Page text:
That’s the advice of T. Bettina Cornwell of the University of Oregon and Anna McAlister of Michigan State University. The two researchers were involved in two separate studies about food and drink choices. Their findings were just published in the journal Appetite.
The first study was a survey of 60 young adults, aged 19-23 to see what food-drink combinations they preferred. The majority said when they’re drinking soda, they’d much rather be eating salty, calorie-dense foods than vegetables.
In the second study, a group of 75 children ages 3 to 5 were tested on two separate occasions. One day they were served a sweet drink and offered carrots and red bell peppers and the next they were offered the same vegetables, but with water.
As I’m sure you’ve already figured out, the kids were more likely to eat the vegetables when they drank water, not soda.
You might be thinking “DUH” because, of course, you wouldn’t dream of serving your children soda with their supper. The point, according to Cornwell, is that children learn at an early age to associate “sweet, high-calorie drinks such as colas with salty and fatty high-calorie containing foods like french fries.”
“Our taste preferences are heavily influenced by repeated exposure to particular foods and drinks,” she says. “This begins early through exposure to meals served at home and by meal combinations offered by many restaurants. Our simple recommendation is to serve water with all meals. Restaurants easily could use water as their default drink in kids’ meal combos and charge extra for other drink alternatives.”
Serving water, says McAlister, could be a simple and effective dietary change to help address the nation’s growing obesity problem, which has seen increasing number of diabetes cases in young adults and a rise in health-care costs in general.
Once considered rare, obesity in children is now one of the most widespread medical problems in the country. According to the National Institutes of Health, “Statistics show about 17 percent of American children ages 2 to 19, or 1 in 6, are obese.”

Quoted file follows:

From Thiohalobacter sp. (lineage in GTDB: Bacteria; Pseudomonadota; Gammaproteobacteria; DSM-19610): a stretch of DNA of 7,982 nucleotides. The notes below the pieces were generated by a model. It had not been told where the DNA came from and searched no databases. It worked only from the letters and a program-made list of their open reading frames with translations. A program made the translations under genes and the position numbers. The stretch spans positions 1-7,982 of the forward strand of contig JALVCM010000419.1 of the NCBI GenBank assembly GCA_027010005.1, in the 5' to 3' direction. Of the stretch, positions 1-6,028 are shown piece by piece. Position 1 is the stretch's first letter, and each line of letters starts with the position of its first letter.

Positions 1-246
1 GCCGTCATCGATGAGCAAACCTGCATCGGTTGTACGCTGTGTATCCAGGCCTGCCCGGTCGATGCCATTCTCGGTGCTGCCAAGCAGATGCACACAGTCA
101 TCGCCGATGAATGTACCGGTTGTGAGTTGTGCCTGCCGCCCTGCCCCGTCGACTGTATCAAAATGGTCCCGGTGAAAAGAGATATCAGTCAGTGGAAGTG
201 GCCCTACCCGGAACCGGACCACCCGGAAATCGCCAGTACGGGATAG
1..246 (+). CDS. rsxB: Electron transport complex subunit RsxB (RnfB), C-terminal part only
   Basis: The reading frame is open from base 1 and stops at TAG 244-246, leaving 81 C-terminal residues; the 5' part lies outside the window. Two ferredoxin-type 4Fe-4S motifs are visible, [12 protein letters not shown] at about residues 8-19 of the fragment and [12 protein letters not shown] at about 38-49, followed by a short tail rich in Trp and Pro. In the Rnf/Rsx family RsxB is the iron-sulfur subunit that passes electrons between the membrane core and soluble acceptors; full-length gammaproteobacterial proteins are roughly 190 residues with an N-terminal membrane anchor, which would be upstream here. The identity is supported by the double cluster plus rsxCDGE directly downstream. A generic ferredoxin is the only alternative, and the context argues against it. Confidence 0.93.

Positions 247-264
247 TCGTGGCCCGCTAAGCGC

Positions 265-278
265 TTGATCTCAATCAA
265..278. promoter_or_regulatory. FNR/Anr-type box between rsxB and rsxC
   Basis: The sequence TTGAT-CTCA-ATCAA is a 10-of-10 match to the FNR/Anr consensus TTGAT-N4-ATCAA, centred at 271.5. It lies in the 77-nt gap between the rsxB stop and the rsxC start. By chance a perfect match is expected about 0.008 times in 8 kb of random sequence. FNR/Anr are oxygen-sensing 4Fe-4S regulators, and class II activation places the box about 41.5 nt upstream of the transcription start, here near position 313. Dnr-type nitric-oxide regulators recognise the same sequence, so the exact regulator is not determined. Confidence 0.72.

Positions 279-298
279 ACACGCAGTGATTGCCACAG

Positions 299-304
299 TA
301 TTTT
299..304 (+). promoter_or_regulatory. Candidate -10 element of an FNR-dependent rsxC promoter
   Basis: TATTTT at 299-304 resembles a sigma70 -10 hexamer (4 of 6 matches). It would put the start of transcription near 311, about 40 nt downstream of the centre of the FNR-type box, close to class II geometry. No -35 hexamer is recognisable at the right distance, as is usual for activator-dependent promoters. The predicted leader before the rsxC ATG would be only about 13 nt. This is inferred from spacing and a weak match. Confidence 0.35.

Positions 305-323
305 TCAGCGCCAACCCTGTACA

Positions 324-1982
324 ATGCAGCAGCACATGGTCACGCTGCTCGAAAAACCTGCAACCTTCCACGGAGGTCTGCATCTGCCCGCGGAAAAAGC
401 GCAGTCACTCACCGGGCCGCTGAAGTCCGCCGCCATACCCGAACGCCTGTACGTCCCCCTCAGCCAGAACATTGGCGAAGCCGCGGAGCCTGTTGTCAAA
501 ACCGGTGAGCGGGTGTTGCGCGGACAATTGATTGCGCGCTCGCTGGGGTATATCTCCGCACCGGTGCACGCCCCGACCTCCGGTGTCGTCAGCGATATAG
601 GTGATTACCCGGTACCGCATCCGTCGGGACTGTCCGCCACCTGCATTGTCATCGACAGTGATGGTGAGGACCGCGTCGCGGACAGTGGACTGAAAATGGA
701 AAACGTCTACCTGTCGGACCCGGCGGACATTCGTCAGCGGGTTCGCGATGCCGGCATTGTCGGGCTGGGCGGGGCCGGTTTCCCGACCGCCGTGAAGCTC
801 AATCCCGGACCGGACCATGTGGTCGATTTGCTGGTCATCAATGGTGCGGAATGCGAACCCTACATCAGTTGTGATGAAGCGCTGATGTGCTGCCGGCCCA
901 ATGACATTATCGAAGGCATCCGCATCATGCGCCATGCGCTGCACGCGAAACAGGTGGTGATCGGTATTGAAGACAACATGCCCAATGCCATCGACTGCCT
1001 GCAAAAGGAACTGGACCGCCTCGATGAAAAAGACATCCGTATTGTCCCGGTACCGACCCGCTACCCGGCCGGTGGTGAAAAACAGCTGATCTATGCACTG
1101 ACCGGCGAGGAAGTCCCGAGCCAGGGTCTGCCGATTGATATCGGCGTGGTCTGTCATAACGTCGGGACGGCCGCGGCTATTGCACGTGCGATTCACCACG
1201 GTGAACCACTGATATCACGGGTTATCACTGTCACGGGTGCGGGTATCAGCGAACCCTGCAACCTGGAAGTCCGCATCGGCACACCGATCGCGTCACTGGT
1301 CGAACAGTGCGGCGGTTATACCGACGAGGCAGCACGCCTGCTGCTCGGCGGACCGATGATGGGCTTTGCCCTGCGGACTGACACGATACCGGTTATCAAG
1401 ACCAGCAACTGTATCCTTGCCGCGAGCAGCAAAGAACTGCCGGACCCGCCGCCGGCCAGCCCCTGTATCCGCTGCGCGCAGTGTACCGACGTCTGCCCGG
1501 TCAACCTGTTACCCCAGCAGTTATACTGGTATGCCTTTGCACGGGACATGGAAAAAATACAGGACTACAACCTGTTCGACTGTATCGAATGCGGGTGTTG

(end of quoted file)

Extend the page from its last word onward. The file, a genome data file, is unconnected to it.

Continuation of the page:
Obese children are at risk of developing not only diabetes but also high blood pressure, high cholesterol, and kidney disease, not to mention a host of long-term health issues.
There are a lot of reasons why children become obese, including:
- Genetics. Obesity tends to run in families
- Diet. Too much fast food, processed snacks, and sugary drinks
- Physical inactivity. Spending a lot of time in front of television or at computer.
Even if your child isn’t overweight, the researchers believe their studies suggest that developing a preference for certain tastes and combinations in early childhood may influence choices later in life. “If the drink on the table sets the odds against both adults and children eating their vegetables,” concludes McAlister, “then perhaps it is time to change that drink, and replace it with water.”
And you might also think about the vegetables you’re serving. The recommendation is to eat five servings of fruits and vegetables every day. I came across a CDC survey that looked at the proportion of vegetables served to children 2-19 ages. Nearly half of all the vegetables served were fried potatoes!
I guess if that is the vegetable of choice for your children, at least give them water with those fries!